I’ll start with a tangent (can you begin with a tangent? If you’re starting with it, by definition it’s the thing your discussing. Anyway): today in the American Northeast, January is wearing the look that earned it its street cred: impossibly depressing wet snow that can’t even reach the muddy dead grass without corroding into slush, a thick sheet of gun-metal gray skies, and temperatures that can’t even be bothered to go extremes. Anyways it occurred to me today that, round these parts, there is no surer sign that your inner child, citing poor working conditions, has left you than in the tonal difference you use when you see snow falling. A child’s jubilant “Oh boy!” Has curdled into the adult’s grimly resigned, “Oh boy.”
Which got me thinking that (I guess it wasn’t much of a tangent after all) that maybe what causes so many of us living in Western Society to feel the ever-tightening squeeze of depression and anxiety isn’t simply late capitalism (although, yes), or social media (Jesus, yes. And don’t bother pointing out the irony of my using social media to be critical of it; my life is a constant DEFCON FIVE state of readiness to intercept all hints of irony) or even, well, I honestly don’t know all the reasons, or even the key reason, assuming there is one, for all this formless dread, which I’m skeptical about. But one possible proximate cause that’s been overlooked (by me; I’m sure others haven’t) is the degree to which the world strips modern life of context.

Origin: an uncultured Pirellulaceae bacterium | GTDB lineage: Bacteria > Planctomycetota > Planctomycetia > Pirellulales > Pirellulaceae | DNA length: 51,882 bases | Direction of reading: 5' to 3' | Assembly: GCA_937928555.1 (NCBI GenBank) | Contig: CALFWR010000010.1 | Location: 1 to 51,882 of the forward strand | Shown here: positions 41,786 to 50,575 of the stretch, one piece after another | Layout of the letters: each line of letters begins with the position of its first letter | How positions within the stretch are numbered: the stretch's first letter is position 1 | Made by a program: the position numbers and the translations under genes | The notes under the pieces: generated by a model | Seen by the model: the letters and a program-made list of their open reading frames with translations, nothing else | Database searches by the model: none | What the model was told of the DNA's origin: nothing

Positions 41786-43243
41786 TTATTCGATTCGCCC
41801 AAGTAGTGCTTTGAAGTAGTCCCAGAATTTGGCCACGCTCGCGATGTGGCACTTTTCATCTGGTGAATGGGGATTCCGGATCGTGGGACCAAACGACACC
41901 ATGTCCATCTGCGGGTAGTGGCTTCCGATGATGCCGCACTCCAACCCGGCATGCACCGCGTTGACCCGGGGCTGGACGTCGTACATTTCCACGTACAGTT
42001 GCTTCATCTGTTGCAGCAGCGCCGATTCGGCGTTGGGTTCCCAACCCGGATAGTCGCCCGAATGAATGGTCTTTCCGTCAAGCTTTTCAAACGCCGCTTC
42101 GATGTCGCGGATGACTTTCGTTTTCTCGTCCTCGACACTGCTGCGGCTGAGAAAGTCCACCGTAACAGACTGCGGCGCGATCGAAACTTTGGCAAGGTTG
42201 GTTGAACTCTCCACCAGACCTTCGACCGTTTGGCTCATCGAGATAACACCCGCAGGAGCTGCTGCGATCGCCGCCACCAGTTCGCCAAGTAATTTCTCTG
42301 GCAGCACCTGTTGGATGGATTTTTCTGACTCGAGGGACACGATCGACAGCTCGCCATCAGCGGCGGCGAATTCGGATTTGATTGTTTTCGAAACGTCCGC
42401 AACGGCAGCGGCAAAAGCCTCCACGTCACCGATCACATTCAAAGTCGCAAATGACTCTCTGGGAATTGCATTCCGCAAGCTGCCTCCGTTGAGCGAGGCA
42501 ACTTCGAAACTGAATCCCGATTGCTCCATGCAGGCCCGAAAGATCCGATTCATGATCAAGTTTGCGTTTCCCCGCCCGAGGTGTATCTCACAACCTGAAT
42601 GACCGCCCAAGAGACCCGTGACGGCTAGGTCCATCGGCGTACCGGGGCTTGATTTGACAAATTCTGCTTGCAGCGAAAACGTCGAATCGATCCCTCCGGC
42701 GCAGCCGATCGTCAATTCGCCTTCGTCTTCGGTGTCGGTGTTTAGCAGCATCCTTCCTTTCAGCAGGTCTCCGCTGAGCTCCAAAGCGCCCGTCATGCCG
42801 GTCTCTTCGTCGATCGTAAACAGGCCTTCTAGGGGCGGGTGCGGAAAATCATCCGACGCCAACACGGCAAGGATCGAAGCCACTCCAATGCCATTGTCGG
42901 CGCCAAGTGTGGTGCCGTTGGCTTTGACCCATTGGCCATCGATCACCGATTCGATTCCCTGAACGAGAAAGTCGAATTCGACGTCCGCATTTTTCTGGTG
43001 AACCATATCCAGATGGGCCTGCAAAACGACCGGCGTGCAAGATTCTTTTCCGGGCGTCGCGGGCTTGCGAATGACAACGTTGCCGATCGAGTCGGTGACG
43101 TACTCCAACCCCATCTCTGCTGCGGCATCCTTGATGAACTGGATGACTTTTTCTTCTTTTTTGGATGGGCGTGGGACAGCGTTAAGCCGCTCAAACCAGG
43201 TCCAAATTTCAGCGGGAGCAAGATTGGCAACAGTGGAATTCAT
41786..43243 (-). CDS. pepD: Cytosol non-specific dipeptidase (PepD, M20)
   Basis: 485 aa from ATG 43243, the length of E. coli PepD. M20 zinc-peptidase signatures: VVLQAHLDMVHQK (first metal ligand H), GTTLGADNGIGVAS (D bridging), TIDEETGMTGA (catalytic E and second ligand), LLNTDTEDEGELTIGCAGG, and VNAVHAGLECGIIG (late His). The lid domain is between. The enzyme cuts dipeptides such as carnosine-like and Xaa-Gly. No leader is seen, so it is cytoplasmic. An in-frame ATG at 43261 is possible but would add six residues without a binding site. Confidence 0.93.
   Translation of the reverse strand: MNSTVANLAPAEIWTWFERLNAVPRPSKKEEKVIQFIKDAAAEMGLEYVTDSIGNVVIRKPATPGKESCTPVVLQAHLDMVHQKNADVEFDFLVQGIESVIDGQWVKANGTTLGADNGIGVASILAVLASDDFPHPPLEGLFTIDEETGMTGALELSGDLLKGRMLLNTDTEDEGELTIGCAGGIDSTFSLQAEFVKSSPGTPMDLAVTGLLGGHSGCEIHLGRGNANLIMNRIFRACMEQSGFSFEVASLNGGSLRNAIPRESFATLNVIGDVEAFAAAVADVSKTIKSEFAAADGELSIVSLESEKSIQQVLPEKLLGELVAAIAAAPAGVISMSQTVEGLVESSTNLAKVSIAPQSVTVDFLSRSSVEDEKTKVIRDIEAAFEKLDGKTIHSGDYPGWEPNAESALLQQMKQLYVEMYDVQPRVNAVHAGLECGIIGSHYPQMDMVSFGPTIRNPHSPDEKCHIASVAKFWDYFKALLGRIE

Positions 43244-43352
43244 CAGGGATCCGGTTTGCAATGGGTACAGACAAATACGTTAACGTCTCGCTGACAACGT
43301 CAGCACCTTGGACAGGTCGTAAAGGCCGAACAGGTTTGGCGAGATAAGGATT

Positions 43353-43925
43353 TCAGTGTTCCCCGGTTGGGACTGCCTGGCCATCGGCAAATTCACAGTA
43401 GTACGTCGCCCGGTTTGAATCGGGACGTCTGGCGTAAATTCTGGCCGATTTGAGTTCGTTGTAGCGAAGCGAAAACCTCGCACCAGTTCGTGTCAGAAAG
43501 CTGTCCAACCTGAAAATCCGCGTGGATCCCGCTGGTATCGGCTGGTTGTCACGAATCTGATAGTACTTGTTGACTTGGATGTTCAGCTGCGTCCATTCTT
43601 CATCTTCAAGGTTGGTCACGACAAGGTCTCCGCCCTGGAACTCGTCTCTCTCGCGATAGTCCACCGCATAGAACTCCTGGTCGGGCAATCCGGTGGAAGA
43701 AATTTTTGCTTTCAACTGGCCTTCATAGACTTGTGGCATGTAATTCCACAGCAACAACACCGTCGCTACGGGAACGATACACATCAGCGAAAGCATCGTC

News channels spin rather than report, which which requires removing context. Facebook and Instagram curate only the most unrealistic patina of happiness and success to project to the world. Unless we know these people literally in three dimensions, we can’t really get to anything like the truth of their lives (I originally typed “lies”’ there. a Freudian typo). Even that is an aspirational goal.
And Twitter, comes from an old Norse worse meaning, “Nuance goes to die.”
Faced with all of these forces, and with either a plethora of free time or not a minute to stop and breathe and evaluate, we are robbed of any real context of ourselves. The way we live our lives now strips us of the thing we used to not even be conscious of, but we need to survive, like breathing or good cell coverage. And without context, you’re looking at yourself in a funhouse mirror – you’re looking at the whole world that way, but transformation has been so incremental we’ve likely failed to notice.
I’m not saying that’s the whole answer. How would I even know that without proper context? I’m just wondering if it isn’t at least a part of it.